Friday, February 22, 2013

 The liberation from hypocrisy

The morning after the election George Grant said he was scratching his head; wondering what just happened.
  He was one of quite a few people of that ilk who have been living for a while now in a land of denial.
  To fully understand the shellacking that the National Democratic Congress got on February 19, you can easily track the timelines of my blogs available online from 2010 forward. (So I am not just Monday morning quarter-backing here).
  I was reviewing them overnight -- and it refreshed my memories, blow by blow of how the seeds of this demise were being sown.
  When I warned them back them, I was summarily dismissed as "a threat to the nation" or as a badass bitter man, angry about some crumbs that I was supposedly so cheap to be needing to gather from the foot of their rotten tables.
  The economy was bad, and the leadership was never inspiring -- and on those two counts alone the NDC was always facing a one term.
  But even so, they were - supposedly -- always with a chance of getting a few seats here and there.
  What pushed it over the edged was what I called the R factor  - the rebels and the rebellion.
  The lavalass that washed away the NDC came because in the end there was a massive national rebellion against the leadership of Tillman Thomas and Nazim Burke.
  If their egos do not get in the way, they should now make way for a brand of new leadership. If not -- and here is another bold prediction -- the NDC will soon be buried alongside George Brizan in St Pauls.
  The dipping of the fingers in ink after voting was a poignant signal of "giving them the finger" by the large majority of people in Grenada.
  There have been countless people I met who said they voted not so much for NNP, but against the reconstituted NDC because either "them fellas too dam bad" or "them fellas too ungrateful" or "them fellas aint care about anybody."
   A week ago, in the pages of the Today newspaper -- not known for any astute serious political analysis but childish meanderings -- they were predicting that the election would have meant the end of the so-called rebels -- those expelled last year from the party.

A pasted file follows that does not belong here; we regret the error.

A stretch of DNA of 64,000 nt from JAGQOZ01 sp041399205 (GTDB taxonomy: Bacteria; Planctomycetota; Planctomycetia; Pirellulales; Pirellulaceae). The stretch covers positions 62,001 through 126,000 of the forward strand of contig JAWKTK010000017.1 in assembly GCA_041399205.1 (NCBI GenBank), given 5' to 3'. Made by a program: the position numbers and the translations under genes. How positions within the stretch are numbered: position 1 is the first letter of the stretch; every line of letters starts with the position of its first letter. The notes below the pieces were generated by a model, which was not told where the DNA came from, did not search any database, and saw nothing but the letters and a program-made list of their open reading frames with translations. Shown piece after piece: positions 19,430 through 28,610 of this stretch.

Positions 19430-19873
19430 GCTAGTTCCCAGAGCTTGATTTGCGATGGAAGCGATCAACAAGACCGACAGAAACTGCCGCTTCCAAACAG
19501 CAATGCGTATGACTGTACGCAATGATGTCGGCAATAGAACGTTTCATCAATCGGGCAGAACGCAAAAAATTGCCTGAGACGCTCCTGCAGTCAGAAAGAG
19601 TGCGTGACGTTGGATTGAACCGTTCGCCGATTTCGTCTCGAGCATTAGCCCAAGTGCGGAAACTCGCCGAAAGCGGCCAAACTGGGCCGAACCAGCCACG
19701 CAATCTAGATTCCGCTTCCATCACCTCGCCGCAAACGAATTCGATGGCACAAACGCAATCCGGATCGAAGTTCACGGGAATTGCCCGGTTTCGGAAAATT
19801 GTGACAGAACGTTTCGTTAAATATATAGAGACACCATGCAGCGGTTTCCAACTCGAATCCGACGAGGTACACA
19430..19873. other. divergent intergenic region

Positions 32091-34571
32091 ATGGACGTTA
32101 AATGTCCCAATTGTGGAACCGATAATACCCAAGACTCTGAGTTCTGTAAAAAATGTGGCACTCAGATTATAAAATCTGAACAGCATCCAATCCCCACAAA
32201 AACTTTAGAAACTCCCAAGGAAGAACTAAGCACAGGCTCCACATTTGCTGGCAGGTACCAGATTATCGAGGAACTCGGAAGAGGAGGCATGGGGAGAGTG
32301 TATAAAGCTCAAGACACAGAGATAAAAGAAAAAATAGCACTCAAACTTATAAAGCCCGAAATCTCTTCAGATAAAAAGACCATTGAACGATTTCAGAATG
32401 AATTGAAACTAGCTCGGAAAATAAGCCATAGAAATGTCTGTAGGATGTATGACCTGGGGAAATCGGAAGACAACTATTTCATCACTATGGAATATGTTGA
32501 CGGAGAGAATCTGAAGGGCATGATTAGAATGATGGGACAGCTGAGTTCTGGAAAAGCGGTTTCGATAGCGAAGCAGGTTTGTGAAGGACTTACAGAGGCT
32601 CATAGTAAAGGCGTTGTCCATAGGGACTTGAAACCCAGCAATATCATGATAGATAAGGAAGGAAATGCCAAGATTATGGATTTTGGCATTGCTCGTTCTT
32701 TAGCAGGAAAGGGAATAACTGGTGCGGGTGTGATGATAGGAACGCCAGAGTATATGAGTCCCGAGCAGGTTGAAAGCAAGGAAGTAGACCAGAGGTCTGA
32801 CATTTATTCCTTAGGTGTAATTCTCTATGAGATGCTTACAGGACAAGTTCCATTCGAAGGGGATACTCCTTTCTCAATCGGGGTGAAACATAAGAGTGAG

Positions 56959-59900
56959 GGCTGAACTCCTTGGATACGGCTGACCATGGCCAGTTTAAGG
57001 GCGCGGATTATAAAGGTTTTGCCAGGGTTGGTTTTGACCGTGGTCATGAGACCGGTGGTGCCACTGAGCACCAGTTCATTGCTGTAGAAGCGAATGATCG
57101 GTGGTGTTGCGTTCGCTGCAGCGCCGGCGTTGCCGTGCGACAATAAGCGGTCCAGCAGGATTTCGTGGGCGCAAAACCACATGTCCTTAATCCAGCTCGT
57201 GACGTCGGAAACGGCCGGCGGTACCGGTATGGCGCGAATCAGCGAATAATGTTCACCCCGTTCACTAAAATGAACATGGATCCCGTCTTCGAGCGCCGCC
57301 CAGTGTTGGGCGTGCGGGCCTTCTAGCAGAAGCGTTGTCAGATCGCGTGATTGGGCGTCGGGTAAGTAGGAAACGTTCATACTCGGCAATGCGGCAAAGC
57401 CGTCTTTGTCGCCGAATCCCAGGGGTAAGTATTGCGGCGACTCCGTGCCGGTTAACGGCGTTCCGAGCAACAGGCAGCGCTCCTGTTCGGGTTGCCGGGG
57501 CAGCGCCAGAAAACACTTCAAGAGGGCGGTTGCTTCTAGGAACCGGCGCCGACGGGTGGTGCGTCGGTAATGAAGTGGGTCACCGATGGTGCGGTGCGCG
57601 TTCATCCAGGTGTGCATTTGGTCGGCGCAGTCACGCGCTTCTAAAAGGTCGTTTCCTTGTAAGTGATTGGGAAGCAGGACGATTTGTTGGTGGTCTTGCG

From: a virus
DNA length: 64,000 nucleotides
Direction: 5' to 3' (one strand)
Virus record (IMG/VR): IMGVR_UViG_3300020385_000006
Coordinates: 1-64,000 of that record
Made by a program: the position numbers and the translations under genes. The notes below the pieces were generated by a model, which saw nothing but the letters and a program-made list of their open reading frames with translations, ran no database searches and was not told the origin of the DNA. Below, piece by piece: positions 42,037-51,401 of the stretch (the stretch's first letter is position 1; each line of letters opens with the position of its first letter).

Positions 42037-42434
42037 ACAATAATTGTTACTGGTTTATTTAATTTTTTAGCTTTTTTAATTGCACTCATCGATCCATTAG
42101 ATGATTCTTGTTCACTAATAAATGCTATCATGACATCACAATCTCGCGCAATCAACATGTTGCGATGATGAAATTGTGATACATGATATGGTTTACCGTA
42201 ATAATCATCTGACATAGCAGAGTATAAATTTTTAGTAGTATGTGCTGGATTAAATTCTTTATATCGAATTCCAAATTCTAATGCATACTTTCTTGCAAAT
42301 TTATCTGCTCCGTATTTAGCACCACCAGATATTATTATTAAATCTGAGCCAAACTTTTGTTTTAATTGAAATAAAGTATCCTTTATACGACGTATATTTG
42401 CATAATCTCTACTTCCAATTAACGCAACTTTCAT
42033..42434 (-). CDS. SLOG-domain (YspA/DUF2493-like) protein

They even said "the myth" that the party needed their organizing excellence and their messaging nous and fundraising power would be proven to be just hype.
  Oh, how they were wrong.
  And oh, how I always knew they were wrong.
  Other than the fact that NNP won massively, and that returning Prime Minister Dr Keith Mitchell has a unique opportunity to finally shape his final legacy, the other big winners this past week were "the rebels".
  In the end of the day they were the effective leaders of the on-the-ground insurgency that swept away NDC for good.
  NNP would have won without their efforts, but NDC would have not been obliterated.
  Once they hit the ground, NDC was always toast.
  Which brings me to one of the most poignant comments I heard during the campaign -- when one former activist of the NDC in Tivoli said -- what the party did last September was not just expel ten key members -- but effectively expelled the people.
  And so there was that other factor -- revenge.
  A whole lot of people voted to get their revenge. They voted because they came to hate what both Thomas and Burke came to represent.
  And until now, I thought revenge was a bad thing. No more. It is an act to exorcise the demons of insensitivity and inaction; of ungratefulness and unfeeling. It helped a lot of people to liberate themselves from the suffocating spirit of political hypocrisy and contradictions.
  As much as this was a vote for betterment; this was also a vote for political fairness and reasonableness.
  The same people who gave political advice to Tillman Thomas and Nazim Burke -- those who write the five year Stonecrusher syndicate -- got it wrong -- again!
  After the vote, "the rebels" now have more political relevance than the choir.
  People ask if I am not worried that there is no opposition. No I am not.
   The people decided that is what they wanted. NDC acted in  a way to make the scenario palatable and possible.
     In that bitter, vicious, restless heartbreaking summer of 2010, I had pleaded and cautioned Glen Noel and Willie Joseph -- that they  will have no path to a national victory unless they make peace and reason.
  Back then I could see the golden dreams of July 2008 slipping away. I predicted that unless there is a change of course and attitude, annihilation will come.
  The NDC's biggest achilles heel was their arrogance -- borne out of action such as the suspension of parliament, and the declaration that "nobody will cheat me of my time."
  The architects of that disconnect are the ones who would have woken up seriously and genuinely surprised on Wednesday morning.
  For me, it was no breaking news. It was simply, a long time coming!

PS: Comrades Chris, Glen, Faye, Vincent et cet -- for yet another election cycle; I was right again.

PS2: For the same comrades, just a reminder. Political strategy is not about dealing with the best case scenario, but building a worst case scenario and working to change it as if your life depended on it.

PS3: When you are an incumbent, it's not enough to peddle fear.

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